While we don’t like to think about emergencies like fires, every workplace needs a sprinkler system. Learn more about how your office building sprinkler system works to ensure yours is high-quality and works properly. Once you understand your type of sprinkler system, remember to develop a fire safety plan for all staff members.
How Your Sprinkler System Works
You should understand how your sprinkler system works, as this could have a significant impact when things go wrong. Interestingly, while most assume smoke triggers a sprinkler, this is incorrect; extreme heat causes a sprinkler system to go off. As one goes off, a chain reaction begins that leads to the other sprinklers doing the same.
It’s also worth noting that a sprinkler system utilizes pressurized water. This is vital to the way it works, as it allows it to cover a wider area to put out a large fire without also causing water damage.
The Importance of Quality
Keep in mind that buying quality pumps matters when installing a sprinkler system in your office or commercial space. You can tell whether a pump is of high quality if it has the letters “UL” encircled on it, as this stands for Underwriters Laboratories. When a pipe has these letters, it means the fire pump has passed testing and works efficiently.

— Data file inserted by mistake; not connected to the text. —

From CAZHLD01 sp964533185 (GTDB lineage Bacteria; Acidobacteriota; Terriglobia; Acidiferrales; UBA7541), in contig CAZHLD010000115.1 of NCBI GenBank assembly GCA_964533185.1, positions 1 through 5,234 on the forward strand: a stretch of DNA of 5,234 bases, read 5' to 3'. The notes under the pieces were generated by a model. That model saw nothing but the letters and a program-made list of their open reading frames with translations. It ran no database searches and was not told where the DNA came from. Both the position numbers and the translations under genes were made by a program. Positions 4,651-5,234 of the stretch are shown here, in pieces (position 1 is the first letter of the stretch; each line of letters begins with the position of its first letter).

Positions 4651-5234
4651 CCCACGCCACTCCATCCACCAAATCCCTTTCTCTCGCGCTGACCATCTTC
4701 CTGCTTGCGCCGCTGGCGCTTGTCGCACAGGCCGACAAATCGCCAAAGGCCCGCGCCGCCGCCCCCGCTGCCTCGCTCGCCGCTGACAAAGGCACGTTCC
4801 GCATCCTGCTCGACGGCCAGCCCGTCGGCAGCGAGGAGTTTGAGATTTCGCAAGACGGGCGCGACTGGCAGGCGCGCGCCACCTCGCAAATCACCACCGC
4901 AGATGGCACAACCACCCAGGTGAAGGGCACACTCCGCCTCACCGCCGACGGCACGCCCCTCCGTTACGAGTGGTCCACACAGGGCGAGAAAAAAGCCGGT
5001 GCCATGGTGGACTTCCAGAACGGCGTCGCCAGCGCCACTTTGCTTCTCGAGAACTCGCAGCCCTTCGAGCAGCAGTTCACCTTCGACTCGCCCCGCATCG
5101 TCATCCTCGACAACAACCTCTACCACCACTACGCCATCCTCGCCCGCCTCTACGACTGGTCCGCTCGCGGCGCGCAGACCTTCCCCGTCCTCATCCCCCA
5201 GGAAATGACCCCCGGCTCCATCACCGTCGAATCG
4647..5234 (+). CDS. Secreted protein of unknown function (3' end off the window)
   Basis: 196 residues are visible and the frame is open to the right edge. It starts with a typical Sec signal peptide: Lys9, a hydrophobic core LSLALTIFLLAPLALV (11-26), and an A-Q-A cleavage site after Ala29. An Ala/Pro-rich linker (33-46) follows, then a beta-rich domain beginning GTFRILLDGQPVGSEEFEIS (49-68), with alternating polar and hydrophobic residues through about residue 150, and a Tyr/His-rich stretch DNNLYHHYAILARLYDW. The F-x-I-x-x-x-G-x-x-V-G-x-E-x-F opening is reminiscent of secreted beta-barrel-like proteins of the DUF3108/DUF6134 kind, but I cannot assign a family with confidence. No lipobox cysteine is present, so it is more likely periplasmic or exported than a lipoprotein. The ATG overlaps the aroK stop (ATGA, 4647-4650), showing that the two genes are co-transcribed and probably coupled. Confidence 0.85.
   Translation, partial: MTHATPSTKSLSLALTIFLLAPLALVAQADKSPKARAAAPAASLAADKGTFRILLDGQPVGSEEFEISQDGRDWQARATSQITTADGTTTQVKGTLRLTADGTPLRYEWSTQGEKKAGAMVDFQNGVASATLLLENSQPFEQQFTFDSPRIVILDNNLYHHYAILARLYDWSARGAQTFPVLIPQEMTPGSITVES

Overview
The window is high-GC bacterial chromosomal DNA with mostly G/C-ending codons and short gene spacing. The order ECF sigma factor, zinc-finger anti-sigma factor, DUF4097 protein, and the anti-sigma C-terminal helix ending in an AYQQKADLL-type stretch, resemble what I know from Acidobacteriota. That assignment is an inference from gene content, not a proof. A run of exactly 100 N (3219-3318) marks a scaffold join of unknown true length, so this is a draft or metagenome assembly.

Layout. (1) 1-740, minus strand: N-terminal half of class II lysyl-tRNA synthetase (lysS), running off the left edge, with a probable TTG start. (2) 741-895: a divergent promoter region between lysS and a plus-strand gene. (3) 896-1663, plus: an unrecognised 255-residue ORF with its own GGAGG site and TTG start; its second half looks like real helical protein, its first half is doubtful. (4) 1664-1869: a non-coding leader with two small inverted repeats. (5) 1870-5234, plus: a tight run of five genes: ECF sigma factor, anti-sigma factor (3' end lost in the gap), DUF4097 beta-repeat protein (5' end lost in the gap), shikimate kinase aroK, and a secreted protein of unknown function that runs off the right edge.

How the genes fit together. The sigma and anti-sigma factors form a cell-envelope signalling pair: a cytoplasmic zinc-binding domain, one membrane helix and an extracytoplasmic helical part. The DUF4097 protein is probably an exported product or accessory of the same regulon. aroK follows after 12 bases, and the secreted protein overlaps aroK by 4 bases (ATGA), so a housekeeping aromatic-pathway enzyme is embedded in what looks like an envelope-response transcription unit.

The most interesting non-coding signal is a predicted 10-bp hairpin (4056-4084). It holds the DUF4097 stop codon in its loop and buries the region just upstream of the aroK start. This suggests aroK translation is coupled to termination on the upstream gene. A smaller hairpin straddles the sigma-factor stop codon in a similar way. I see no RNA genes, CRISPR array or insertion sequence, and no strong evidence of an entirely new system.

Types of Sprinkler Systems
Most buildings utilize a wet pipe system—in this system type, overhead steel pipes always have water sitting in them, ready to deploy. Most install this type of sprinkler system because water releases fastest, which minimizes the risk of damage.
Some buildings have dry pipe systems that require larger pipes than wet water systems. In this type of sprinkler system, sprinklers release compressed air before filling with water. Additionally, dry water systems release more water to compensate for the delayed reaction time and are common in areas where pipes may freeze or leak.
Tips for Keeping Employees Safe
Knowing how your office building sprinkler system works is one thing, and having a safety plan is another. Establish a safety plan on what to do in the event of a fire, then communicate this to all your employees.
Everyone needs to know what to do in the event of an emergency. Also, check your sprinkler system plus smoke detectors at least twice a year to verify systems work properly.
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